Humanities PhDs Discuss Making It in the World of Tech and Business

On September 20th, the History Department hosted an enlightening workshop with several humanities PhDs from the Atlanta area who had successfully charted careers in the private sector.  The discussion was moderated by Dylan Ruediger, a Provost Dissertation Fellow and PhD candidate in History at Georgia State, who helped develop the AHA grant that made the event possible.

During the program, participants discussed the intricacies and subtleties of turning a CV into a resumé, the ins and outs of corporate hiring, and the wealth of skills that scholars trained in fields like History and English can bring to tech companies such as Mailchimp and Verizon.  The fact is that many new PhDs do not know how valuable what they’ve learned in grad school can be.

Valerie Robin led off the discussion.  She currently works as a technical writer and knowledge manager for Société Internationale de Télécommunications Aéronautiques (SITA) at the Atlanta Data Center. Robin received her PhD in Rhetoric and Composition through the English Department at Georgia State University in May 2016, and she was a Student Innovation Fellow for two years while at GSU.

As Robin put it, “There is a job called a ‘knowledge manager,’ and it is as magical as it sounds.”

The transition to private industry was not as hard for her as some graduate students might expect. When she began her job search, she started out by writing out a list of “everything I’m good at,” and then tried to figure out which skills would be seen as valuable to an HR manager at a company. “We have skills no one else has,” Robin observed. “But in academia, you’re surrounded by people who have those skills; when you’re in these jobs, managers will recognize what you have to offer.”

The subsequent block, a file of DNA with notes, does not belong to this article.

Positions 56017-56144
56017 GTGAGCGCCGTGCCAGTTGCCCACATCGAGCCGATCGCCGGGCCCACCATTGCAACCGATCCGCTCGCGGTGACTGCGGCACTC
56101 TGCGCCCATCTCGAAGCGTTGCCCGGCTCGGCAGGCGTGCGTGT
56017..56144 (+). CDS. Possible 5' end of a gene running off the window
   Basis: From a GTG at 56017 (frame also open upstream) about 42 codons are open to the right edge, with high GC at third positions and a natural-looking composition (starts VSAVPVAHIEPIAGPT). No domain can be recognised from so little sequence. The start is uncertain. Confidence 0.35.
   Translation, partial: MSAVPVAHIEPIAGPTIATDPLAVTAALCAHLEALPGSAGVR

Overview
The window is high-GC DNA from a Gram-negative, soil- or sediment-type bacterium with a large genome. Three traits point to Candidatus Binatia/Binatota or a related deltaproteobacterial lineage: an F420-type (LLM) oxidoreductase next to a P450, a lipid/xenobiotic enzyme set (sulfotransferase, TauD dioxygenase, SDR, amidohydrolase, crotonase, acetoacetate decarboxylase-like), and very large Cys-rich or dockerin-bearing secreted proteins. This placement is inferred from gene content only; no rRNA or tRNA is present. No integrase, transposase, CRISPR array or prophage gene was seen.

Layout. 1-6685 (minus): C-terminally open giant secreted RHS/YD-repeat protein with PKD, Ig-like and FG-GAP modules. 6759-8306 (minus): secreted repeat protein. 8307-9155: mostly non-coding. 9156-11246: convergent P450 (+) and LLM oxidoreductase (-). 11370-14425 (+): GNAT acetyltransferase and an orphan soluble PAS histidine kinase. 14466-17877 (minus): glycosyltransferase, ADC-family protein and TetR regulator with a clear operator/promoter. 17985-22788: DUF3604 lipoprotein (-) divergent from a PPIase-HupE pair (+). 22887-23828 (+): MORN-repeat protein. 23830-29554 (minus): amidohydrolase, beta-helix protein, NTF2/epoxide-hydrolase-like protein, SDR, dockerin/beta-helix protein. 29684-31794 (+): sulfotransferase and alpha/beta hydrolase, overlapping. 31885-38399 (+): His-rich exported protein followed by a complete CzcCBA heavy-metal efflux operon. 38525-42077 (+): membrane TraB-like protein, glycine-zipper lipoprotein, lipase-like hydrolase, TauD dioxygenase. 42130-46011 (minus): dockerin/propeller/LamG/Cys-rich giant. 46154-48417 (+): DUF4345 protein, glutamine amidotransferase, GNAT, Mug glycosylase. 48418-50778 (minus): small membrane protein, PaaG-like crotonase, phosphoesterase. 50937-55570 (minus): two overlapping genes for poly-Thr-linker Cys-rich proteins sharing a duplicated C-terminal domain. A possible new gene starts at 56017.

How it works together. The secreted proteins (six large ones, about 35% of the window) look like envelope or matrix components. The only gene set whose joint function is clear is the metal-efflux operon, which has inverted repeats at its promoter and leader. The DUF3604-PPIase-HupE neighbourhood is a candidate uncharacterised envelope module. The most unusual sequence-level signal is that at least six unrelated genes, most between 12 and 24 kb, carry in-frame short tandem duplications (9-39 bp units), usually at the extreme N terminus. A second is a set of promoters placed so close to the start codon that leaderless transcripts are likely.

She also stressed the importance of branding yourself and creating a strong online presence, which many graduate students have already created in ways that many other applicants have not. “Make yourself into a website,” she said. “If you were a website, what would you look like?”

We also heard from Laurissa Wolfram-Hvass, who earned her PhD in English Rhetoric and Composition from Georgia State University in 2014 and now leads Research at MailChimp, an Atlanta-based software development company that builds small business marketing tools.  Hvass said her transition from academia to industry was slow. For a long time, she did not know what she wanted to do.  But while in her graduate program, she fell in love with technical writing and usability research, realizing industry was right for her just before taking her comprehensive exams.

Thus, Hvass decided to tailor her dissertation toward getting an industry job.  She proposed doing an ethnographic case study at several Atlanta corporations; though several companies didn’t take her up on it, Mailchimp let her come in and study their processes as a contract researcher. When she finished her PhD, the company asked what her future plans were.  She said she would like to continue working with software, and they offered her a job.

Since working at Mailchimp, Hvass has seen many applications from academics; after all, she said, being a researcher seems like a natural path for a lot of academics. However, she has noticed that many people with advanced degrees seem to assume that they will get the job based on the prestige of their publications or credentials, like an Ivy League degree. “When I’m looking at resumes, I don’t care that much that they have a long list of academic pubs,” Hvass said. “It’s good because it shows they can take criticism and turn a project around, but most hiring managers don’t understand this.”